Gabriel Zucman is professor of economics at the Paris School of Economics, associate professor of economics at the University of California, Berkeley, and founding director of the EU Tax Observatory. He is the author of articles published in journals such as the Quarterly Journal of Economics, the American Economic Review, the Review of Economic Studies, and of two books. His research focuses on the accumulation, distribution, and taxation of global wealth and has renewed the analysis of the macroeconomic and distributional implications of globalization. Zucman was named an Andrew Carnegie Fellow in 2021, and received the John Bates Clark medal of the American Economic Association in 2023. He was awarded the Bernacer Prize and a Sloan Research Fellowship in 2019, the Best Young French Economist Prize by Le Monde and le Cercle des Economistes in 2018, and the Excellence Award in Global Economic Affairs by the Kiel Institute for the World Economy in 2017.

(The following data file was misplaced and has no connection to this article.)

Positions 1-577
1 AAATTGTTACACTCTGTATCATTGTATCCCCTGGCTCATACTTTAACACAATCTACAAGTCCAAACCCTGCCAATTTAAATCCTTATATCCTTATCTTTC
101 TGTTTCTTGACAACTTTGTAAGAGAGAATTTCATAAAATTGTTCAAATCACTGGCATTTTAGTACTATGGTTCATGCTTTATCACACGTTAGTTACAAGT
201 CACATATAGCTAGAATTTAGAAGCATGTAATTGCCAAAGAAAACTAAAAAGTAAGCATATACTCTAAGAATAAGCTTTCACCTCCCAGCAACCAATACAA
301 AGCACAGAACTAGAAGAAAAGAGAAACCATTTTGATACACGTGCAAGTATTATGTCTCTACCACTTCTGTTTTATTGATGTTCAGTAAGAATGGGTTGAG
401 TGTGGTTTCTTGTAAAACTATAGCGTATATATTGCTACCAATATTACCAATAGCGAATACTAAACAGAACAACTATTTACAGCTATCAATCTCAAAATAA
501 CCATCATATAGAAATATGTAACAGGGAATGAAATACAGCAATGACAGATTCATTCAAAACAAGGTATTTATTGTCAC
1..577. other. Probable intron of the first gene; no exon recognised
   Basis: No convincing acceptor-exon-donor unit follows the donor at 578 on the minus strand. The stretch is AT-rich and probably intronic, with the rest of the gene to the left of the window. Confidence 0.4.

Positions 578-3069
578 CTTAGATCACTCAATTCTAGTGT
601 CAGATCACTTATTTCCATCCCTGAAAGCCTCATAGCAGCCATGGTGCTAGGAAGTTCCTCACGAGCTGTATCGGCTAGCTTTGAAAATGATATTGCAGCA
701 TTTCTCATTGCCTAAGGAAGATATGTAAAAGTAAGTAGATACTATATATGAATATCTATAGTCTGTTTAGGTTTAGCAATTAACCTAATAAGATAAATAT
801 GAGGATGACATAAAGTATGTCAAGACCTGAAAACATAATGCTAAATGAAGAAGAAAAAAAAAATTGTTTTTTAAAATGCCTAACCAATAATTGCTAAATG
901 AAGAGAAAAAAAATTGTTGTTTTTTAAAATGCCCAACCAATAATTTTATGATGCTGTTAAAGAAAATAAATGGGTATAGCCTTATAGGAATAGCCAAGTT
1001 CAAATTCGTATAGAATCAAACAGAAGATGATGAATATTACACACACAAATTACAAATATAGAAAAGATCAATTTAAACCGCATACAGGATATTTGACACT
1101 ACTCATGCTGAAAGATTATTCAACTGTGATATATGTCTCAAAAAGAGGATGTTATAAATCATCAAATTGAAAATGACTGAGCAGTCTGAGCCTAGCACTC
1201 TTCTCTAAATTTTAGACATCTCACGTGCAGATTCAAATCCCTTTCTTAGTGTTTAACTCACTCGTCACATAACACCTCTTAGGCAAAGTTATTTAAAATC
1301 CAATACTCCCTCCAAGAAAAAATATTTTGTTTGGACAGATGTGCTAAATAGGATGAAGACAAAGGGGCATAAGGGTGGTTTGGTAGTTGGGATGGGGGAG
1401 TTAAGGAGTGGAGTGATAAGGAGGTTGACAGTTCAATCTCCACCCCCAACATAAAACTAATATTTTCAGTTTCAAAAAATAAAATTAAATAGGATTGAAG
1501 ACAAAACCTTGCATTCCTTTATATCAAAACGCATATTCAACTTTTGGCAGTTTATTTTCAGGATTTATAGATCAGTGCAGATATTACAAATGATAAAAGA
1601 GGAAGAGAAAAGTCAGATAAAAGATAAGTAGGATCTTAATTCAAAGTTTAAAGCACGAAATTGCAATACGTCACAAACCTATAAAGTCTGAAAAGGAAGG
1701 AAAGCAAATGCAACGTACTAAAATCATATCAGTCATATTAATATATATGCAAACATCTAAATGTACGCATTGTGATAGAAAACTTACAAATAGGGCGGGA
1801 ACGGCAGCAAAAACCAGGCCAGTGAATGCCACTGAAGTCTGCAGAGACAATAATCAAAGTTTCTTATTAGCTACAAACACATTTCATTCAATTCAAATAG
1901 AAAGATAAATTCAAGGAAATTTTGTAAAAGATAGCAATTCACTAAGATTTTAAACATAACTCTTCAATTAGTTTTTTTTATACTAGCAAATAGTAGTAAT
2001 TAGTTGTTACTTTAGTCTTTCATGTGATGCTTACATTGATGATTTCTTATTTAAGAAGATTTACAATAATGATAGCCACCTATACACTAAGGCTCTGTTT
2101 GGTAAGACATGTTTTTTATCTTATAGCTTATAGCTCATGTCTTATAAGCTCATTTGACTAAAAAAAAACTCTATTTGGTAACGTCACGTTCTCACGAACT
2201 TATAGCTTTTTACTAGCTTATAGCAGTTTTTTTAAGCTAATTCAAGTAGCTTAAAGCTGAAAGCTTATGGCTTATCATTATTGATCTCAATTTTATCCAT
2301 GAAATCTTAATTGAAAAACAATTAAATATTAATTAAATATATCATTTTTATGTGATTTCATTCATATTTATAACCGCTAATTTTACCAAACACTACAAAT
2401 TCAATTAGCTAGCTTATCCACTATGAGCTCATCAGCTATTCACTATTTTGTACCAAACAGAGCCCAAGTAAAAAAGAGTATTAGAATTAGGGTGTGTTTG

6:00 a.m. – 9:30 a.m. EST (12:00 p.m. – 3:30 p.m. CET) | Academic Conference on the Multiple Facets of Inequality
• Chinhui Juhn, University of Houston, “Gender Inequality in Sorting into Top Jobs”
• Paula Gobbi, Université Libre de Bruxelles, “Inheritance, Demographics, and Economic Development”
• Luigi Pistaferri, Stanford University, “Assortative Mating and Wealth”
• Francis Vella (chair), Georgetown University
10:00 a.m. – 11:00 a.m. EST (4:00 p.m. – 5:00 p.m. CET) | Policy Roundtable and Q&A on Pathways to Shared Prosperity in Europe
• Margrethe Vestager, European Commission (currently on leave)
• André Sapir, Bruegel and Université Libre de Bruxelles
• Gabriel Zucman, University of California, Berkeley and Paris School of Economics
• Micael Castanheira (moderator), Université Libre de Bruxelles